The US-based Future of Music Coalition has been running a project called Artist Revenue Steams (ARS for short) to dig into how modern musicians are making their money. As part of that, FMC has published five case studies of individual, unnamed artists: a jazz bandleader/composer, an indie rock composer/performer, a jazz sideman/bandleader, a professional orchestra player and a contemporary chamber ensemble. The case studies are based on 4-12 years of accounting data provided by the musicians, breaking down their music income and comparing it to their expenses. There is plenty of detail to explore via the link below, but key findings include the importance of performance as a revenue stream, as well as its spin-off benefits like selling CDs on the road.
Future of Music Coalition is a national nonprofit organization that works to ensure a diverse musical culture where artists flourish, are compensated fairly for their work, and where fans can find the music they want. One of their recent projects has been the Artist Revenue Streams Financial Case Study - a multi-method, cross-genre research effort that’s examining how musicians’ revenue streams are changing, and why. The research is fascinating and extremely valuable for artists and all stakeholders in the music business and helps us understand the financial landscape for creators and what it takes to sustain their work.
The Future of Music Coalition has released data from its Artist Revenue Streams research project, where financial case studies drawing from 4-12 years of accounting data provide information about how musicians are making a living today. These five case studies provide a financial profile of different types of full-time musicians. Each case study graphs and explains the musician-based sources of income over time, and the results tell a lot about the state of today’s music industry.
The case studies reflect the working lives and income streams of five different types of full-time musicians: […]
Future of Music Coalition has released the next data set from its groundbreaking Artist Revenue Streams research project: five financial case study profiles that provide rich, verifiable information about how certain musician types are making a living. […]
Washington, DC-based nonprofit Future of Music Coalition interviewed 80 different musicians and composers, conducted nearly a dozen financial case studies, and ran an online survey completed by over 5000 musicians to uncover…how today’s musicians are earning money.
US-based orchestras have a rich history of making sound recordings of classical repertoire. Have you ever wondered if and how the performers are paid when those sound recordings are sold?
This question came up while we were working on a case study of a young professional orchestra player as part of our Artist Revenue Streams project. While categorizing his income streams, we realized we didn’t know how sound recording revenue flowed back to performers. Was it a profit split with all current members? What about the money generated from legacy recordings that are still sold? read more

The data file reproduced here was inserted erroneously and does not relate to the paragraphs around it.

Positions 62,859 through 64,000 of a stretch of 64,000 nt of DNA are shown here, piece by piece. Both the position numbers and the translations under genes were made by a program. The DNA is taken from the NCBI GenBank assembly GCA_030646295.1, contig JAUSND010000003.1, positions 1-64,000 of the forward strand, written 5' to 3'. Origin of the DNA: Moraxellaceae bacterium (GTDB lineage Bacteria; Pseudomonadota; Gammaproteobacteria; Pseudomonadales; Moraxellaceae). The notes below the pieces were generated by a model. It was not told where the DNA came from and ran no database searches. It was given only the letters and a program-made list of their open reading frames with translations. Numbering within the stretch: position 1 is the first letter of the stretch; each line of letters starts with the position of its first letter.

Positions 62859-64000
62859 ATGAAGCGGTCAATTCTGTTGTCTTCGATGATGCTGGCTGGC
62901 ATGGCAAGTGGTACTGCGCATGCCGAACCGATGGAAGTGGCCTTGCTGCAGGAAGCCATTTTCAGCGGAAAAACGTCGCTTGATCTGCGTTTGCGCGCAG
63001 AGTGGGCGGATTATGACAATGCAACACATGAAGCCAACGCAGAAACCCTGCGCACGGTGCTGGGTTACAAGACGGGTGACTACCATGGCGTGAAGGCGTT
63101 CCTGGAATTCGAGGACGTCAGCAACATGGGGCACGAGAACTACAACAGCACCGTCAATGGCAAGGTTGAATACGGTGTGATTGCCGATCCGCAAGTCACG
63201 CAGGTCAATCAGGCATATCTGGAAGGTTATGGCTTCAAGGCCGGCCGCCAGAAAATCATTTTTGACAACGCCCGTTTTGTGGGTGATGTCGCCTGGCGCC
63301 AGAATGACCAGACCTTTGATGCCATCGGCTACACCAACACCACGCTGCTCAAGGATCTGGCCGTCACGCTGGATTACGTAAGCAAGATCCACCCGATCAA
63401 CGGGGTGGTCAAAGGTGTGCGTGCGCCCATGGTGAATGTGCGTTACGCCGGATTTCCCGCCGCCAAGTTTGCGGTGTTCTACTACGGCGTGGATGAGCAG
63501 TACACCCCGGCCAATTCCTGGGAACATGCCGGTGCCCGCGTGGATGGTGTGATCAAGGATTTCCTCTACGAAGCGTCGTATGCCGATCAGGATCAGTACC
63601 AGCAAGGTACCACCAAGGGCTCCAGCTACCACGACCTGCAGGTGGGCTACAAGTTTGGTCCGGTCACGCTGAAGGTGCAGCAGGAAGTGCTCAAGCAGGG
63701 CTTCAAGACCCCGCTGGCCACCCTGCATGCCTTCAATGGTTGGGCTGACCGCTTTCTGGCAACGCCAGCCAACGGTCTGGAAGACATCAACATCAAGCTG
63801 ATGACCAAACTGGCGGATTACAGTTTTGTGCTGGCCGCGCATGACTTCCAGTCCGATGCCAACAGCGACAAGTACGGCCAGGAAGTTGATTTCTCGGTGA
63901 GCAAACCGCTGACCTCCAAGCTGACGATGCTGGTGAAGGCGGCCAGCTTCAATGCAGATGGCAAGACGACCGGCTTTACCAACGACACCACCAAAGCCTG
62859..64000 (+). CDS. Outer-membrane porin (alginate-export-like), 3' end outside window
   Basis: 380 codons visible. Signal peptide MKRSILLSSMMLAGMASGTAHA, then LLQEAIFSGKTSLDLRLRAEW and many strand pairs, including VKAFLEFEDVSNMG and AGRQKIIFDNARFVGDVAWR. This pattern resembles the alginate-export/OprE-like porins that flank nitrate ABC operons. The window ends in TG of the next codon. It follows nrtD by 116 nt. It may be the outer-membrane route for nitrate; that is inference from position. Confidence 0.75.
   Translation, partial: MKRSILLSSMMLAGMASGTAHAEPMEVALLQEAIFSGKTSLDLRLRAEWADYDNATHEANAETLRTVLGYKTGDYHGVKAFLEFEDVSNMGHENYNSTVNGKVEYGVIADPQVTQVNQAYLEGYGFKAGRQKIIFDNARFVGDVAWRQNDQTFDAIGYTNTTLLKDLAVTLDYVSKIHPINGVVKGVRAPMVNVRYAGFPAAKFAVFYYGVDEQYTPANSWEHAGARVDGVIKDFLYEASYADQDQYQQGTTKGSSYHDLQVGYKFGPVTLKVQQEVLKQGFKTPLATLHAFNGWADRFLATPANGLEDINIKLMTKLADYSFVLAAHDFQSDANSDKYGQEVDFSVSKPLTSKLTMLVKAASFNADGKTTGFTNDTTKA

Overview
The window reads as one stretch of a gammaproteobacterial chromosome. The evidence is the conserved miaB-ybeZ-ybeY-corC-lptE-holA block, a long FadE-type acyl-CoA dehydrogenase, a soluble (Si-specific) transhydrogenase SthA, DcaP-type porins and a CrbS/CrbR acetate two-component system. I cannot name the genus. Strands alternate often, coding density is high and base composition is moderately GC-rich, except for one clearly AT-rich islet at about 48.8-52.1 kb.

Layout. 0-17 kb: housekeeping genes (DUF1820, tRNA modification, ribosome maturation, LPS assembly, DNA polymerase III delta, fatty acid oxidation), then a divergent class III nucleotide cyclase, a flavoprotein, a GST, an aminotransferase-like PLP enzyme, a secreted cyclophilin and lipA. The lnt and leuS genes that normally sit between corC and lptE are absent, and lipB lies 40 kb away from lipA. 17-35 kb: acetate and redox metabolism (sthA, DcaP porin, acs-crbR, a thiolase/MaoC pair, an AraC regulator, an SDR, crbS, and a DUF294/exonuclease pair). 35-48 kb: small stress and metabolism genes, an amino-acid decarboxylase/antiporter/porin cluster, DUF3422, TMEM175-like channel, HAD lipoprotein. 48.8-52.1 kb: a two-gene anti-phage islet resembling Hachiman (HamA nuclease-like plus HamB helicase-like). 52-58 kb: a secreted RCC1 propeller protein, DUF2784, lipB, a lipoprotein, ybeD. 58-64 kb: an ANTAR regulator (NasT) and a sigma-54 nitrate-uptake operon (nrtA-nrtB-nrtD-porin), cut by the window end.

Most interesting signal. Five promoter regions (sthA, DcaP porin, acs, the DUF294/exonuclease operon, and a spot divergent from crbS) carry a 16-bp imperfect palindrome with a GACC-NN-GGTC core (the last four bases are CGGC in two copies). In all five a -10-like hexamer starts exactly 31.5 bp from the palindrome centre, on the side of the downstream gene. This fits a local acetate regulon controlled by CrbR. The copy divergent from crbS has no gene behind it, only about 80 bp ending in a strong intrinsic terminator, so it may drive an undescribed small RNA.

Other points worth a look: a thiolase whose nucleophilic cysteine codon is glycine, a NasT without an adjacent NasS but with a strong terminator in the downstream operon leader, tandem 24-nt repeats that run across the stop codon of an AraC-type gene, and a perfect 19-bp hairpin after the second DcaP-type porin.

Last week on his show Keen On, Andrew Keen wrapped up a series of music-industry-themed interviews (which included BitTorrent’s Bram Cohen by talking to RIAACEO Cary Sherman.The conversation is pretty tame, and Keen mostly just lets Sherman speak his piece, so I wanted to take a closer look at his answers and respond to some of his claims. This is not a complete transcript, but the first part of the interview is embedded below—in the next post I’ll look at part two,in which Sherman answers some questions from Keen’s viewers. read more
Kristin Thomson is a community organizer, social policy researcher, entrepreneur and musician. She is co-owner of Simple Machines, an independent record label, which released over seventy records and CDs from 1991-1998. She also played guitar in the band Tsunami, which released four albums from 1991-1997 and toured extensively. In 2001, Kristin graduated with a Masters in Urban Affairs and Public Policy from the University of Delaware. She has been with the Future of Music Coalition since 2001 and has overseen project management, research and event programming, including Future of Music Policy Summits from 2002-2007. She currently lives near Philadelphia with her husband Bryan Dilworth, a concert promoter, and their son, where she also plays guitar in the lady-powered band, Ken. read more
I’m honored to see that the folks at the RIAA have taken the time to read our Sky is Rising report. Unfortunately, they don’t seem to like hearing the news that the wider music industry is actually thriving — because it doesn’t work well with their legislative strategy (and, remember, the RIAA’s main focus is on passing new legislation to help legacy gatekeeper record labels — not in helping artists). And, this is understandable. As we detailed in the report, as well as in my talk at Midem, a popular music industry conference, the real story of the report is that the market is thriving for artists and consumers, but is much more challenging for big, lumbering legacy players. That would basically be the RIAA’s membership. read more